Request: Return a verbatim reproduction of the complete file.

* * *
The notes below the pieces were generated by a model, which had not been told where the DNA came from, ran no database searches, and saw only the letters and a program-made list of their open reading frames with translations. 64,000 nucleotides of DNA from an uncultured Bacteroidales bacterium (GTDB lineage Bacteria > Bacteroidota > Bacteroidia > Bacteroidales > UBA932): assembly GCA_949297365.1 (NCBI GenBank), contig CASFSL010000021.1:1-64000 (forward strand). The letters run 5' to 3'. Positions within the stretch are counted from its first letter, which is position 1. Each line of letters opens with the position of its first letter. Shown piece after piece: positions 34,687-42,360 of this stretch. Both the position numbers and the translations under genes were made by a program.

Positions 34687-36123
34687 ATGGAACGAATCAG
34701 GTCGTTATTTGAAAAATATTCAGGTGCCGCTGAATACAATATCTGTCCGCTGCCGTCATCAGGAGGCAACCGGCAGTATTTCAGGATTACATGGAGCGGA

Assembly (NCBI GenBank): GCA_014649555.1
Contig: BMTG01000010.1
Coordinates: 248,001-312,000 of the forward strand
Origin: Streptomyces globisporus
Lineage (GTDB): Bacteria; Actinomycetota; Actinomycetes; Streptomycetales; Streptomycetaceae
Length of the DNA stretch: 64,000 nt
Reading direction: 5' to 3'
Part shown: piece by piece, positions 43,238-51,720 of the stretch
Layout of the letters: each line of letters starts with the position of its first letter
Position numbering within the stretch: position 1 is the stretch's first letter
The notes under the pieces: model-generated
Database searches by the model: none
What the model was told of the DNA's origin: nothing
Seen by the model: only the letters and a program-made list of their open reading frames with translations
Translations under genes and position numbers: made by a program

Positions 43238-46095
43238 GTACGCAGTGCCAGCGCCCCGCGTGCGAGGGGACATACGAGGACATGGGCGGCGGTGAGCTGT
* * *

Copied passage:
The notes below the pieces were generated by a model, which had not been told where the DNA came from, ran no database searches, and saw only the letters and a program-made list of their open reading frames with translations. 64,000 nucleotides of DNA from an uncultured Bacteroidales bacterium (GTDB lineage Bacteria > Bacteroidota > Bacteroidia > Bacteroidales > UBA932): assembly GCA_949297365.1 (NCBI GenBank), contig CASFSL010000021.1:1-64000 (forward strand). The letters run 5' to 3'. Positions within the stretch are counted from its first letter, which is position 1. Each line of letters opens with the position of its first letter. Shown piece after piece: positions 34,687-42,360 of this stretch. Both the position numbers and the translations under genes were made by a program.

Positions 34687-36123
34687 ATGGAACGAATCAG
34701 GTCGTTATTTGAAAAATATTCAGGTGCCGCTGAATACAATATCTGTCCGCTGCCGTCATCAGGAGGCAACCGGCAGTATTTCAGGATTACATGGAGCGGA

Assembly (NCBI GenBank): GCA_014649555.1
Contig: BMTG01000010.1
Coordinates: 248,001-312,000 of the forward strand
Origin: Streptomyces globisporus
Lineage (GTDB): Bacteria; Actinomycetota; Actinomycetes; Streptomycetales; Streptomycetaceae
Length of the DNA stretch: 64,000 nt
Reading direction: 5' to 3'
Part shown: piece by piece, positions 43,238-51,720 of the stretch
Layout of the letters: each line of letters starts with the position of its first letter
Position numbering within the stretch: position 1 is the stretch's first letter
The notes under the pieces: model-generated
Database searches by the model: none
What the model was told of the DNA's origin: nothing
Seen by the model: only the letters and a program-made list of their open reading frames with translations
Translations under genes and position numbers: made by a program

Positions 43238-46095
43238 GTACGCAGTGCCAGCGCCCCGCGTGCGAGGGGACATACGAGGACATGGGCGGCGGTGAGCTGT